Governments worldwide continue to explore ways to capture revenue from the digital economy. Tax regulators are in agreement that tax policy must change to address the challenges of levying and collecting taxes on a largely inscrutable, borderless digital economy. However, countries differ on the most effective way forward – some turning to direct taxes, others to indirect taxes.
Even as governments move to exercise their policy choices, the answer remains up in the air as to whether digital services taxes, expanded consumption taxes, or other more novel approaches, would prove most effective in taxing the digital economy.
The Philippine congress is engaged in lively debate on the mode of capturing tax revenue from the digital economy. Leading the charge is Congressman Joey Salceda, who noted: “The digital economy is growing rapidly, but digital economy taxation is falling flat.” In 2019, digital economy tax collection of the Bureau of Internal Revenue was around PHP45 billion (USD764,220), and remained the same in 2020. “That’s hardly believable given the increase in digital transactions,” he said.
Initial draft legislation attempted to impose income taxes on the revenue of foreign digital economy corporates. But this was eventually abandoned, with more recent proposals focused on amending expanded value-added tax (VAT) rules to make sure that digital goods and services are properly covered by the VAT system.
In August, the Philippines’ House of Representatives Ways and Means Committee approved on first reading House Bill No. 4122 that would impose a 12% VAT on digital transactions. This bill consolidates three bills filed in this 19th congress, all based on a measure previously approved on third and final reading.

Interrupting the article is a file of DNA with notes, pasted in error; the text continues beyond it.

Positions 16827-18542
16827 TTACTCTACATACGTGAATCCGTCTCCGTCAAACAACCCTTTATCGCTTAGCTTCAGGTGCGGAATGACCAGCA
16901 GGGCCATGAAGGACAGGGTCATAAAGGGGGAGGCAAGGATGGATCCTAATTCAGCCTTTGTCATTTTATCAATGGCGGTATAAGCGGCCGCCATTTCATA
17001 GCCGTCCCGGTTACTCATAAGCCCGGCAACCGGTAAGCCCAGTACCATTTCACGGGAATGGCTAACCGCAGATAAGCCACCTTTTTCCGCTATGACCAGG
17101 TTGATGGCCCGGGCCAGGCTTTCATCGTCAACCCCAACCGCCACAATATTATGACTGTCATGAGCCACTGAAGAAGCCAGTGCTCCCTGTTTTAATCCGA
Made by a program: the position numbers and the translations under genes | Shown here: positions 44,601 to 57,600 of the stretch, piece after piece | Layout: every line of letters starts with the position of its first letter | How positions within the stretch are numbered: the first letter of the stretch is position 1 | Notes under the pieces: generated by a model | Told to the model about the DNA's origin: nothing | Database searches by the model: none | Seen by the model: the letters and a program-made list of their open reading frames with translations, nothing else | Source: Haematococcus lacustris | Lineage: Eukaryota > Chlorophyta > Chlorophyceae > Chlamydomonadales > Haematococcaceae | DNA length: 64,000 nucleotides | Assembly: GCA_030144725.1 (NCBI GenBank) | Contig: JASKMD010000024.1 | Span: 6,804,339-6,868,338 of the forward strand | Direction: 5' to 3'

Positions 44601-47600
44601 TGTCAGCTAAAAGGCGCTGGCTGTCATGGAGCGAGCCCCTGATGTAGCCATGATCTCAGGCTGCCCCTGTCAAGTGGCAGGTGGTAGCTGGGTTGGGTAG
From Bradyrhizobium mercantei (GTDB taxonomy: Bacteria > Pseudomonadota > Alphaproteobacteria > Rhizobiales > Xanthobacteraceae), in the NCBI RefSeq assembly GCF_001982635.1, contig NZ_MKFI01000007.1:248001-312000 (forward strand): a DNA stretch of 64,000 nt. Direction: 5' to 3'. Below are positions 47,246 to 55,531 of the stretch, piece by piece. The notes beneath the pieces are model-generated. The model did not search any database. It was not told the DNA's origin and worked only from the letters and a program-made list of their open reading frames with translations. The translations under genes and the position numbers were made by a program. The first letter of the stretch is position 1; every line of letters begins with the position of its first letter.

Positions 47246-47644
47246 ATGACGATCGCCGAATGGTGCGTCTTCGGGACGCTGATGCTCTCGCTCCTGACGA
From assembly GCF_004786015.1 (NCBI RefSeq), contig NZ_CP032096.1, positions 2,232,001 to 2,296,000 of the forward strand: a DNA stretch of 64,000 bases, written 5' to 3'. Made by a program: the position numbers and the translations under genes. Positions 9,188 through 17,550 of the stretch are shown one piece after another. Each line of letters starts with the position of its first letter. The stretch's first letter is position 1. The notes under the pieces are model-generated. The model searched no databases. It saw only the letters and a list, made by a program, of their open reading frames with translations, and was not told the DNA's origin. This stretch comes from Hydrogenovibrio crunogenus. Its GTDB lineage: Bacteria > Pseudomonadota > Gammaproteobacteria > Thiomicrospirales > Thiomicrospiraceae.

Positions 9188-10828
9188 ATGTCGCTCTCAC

The proposed measure seeks to amend section 105 of the National Internal Revenue Code to include goods that are digital or electronic in nature, and services rendered electronically, within the purview of VAT. The bill adds a new section that would require non-resident digital service providers to assess, collect and remit VAT on transactions through their platforms.
A digital service provider, or DSP, is defined under the bill to be “a service provider of a digital service or good to a buyer, through operating an online platform for purposes of buying and selling of goods or services or by making transactions for the provision of digital services on behalf of any person”.
Under the bill, a digital service provider may be:
- A third party, such as a seller of goods and services who, through information-based technology or the internet, sells multiple products for its own account, or one who acts as an intermediary between a supplier and buyer of goods and services, such as a merchandiser or retailer, who collects or receives payment for such goods or services from a buyer on behalf of the supplier and receives a commission;
- A platform provider for the promotion that uses the internet to deliver marketing messages to attract buyers;
- A host of online auctions conducted through the internet, where the seller sells the product or service to the person who offers the highest price for it;
- A supplier of digital services to a buyer in exchange for a regular subscription fee over the usage of the said product or service; or
- A supplier of goods or electronic and online services that can be delivered through an information technology infrastructure, such as the internet.
The bill also defines the following terms:
- Buyer is any person who resides or consumes taxable digital services in the Philippines from a digital service provider, either for personal consumption or for trade or business purposes.
- Digital service is any service delivered or subscribed over the internet or other electronic network which cannot be obtained without the use of information technology, and where the delivery of the service may be automated.